The National Museum of African Art’s exhibition “I Am…Contemporary Women Artists of Africa” offers viewers the opportunity to see African experiences in a more intimate and global context.
Susan Rome takes on the role of Louise Nevelson, one of the most influential woman sculptors of the twentieth century, in Theater J’s production of “Occupant.”
Behind the “veil of daily newspapers,” there are real faces of women—as revealed in the exhibition “My Iran: Six Women Photographers” at the Sackler Gallery.
Live Dangerously, on display now at the National Museum of Women in the Arts, is a breathtaking challenge of the possibilities—representing the female image freed from constraints of artistic history with its traditional display of women as part of the scenery.
Judy Chicago’s exhibition “The End,” now opened at the National Museum of Women in the Arts, showcases an artist’s confrontation with the difficult subjects of aging and death.
“Julie White, who plays Nancy Kohler, came to our final production in New York, and she came backstage in tears and said: ‘This play makes me want to be a better person.’ And I think that is what it’s all about.”
While U.S. women average more than four hours of unpaid labor in their homes and in their communities each day, U.S. men are only clocking a little more than half that amount, according to studies from senior gender expert Lucina Di Meco, Williams College Professor of Economics Lucie Schmidt and other experts. This is just one of […]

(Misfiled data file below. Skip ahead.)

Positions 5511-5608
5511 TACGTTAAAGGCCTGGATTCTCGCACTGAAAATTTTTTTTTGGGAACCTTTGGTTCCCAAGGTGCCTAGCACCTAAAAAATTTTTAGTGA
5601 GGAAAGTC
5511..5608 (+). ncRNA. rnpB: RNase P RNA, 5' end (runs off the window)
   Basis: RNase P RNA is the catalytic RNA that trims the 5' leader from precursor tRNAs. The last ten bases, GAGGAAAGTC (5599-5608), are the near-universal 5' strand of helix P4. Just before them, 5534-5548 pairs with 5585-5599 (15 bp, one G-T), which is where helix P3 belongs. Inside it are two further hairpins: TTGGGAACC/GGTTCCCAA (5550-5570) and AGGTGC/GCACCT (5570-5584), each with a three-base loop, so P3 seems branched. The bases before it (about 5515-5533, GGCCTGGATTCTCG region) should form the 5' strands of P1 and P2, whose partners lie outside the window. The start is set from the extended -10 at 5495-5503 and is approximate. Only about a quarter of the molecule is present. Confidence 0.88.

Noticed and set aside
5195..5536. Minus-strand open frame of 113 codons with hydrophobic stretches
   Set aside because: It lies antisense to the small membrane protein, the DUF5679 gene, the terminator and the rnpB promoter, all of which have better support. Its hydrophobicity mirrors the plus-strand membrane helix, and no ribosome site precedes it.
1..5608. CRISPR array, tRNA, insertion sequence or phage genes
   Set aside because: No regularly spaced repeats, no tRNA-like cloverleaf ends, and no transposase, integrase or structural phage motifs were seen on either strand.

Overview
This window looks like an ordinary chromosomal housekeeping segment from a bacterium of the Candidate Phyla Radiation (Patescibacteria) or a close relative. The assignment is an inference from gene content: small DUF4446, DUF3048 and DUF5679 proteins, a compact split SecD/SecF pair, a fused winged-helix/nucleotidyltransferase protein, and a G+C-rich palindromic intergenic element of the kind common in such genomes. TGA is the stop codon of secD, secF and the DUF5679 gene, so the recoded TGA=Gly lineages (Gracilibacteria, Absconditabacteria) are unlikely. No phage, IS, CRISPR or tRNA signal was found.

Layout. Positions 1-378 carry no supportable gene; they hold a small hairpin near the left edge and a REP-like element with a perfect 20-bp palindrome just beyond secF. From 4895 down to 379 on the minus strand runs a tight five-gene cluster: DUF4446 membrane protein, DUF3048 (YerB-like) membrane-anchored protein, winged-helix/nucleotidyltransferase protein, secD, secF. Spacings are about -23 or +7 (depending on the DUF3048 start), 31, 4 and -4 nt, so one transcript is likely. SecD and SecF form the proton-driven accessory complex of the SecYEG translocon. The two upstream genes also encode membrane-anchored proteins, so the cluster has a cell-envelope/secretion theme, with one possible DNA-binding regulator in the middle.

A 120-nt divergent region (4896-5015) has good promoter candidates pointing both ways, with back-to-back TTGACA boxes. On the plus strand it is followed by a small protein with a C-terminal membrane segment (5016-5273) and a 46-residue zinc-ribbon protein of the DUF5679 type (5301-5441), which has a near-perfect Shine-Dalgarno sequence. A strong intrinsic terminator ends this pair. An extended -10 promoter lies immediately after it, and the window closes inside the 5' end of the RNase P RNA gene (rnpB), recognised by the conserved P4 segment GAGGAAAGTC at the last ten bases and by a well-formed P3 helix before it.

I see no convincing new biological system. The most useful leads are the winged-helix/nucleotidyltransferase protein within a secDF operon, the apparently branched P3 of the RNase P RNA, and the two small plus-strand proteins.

“Imaging Women in the Space Age,” now on view at the New York Hall of Science in Queens, showcases the remarkable achievements of female astronauts and scientists—and also highlights how the idea of women in space has long fascinated filmmakers, television writers, advertisers and fashion designers.
“Sometimes I think of the cost of raising a child all the way to adulthood—and since I know I can’t instantly pay my mom back hundreds of thousands of dollars, I can at least pay her back in a sincere doodle.”
“I’m a child of an immigrant and a child from poverty. I’m a woman who’s been through various forms of abuse. I know that those mind games of making something beautiful out of ugly is what I do for a living. I want the world to feel that.”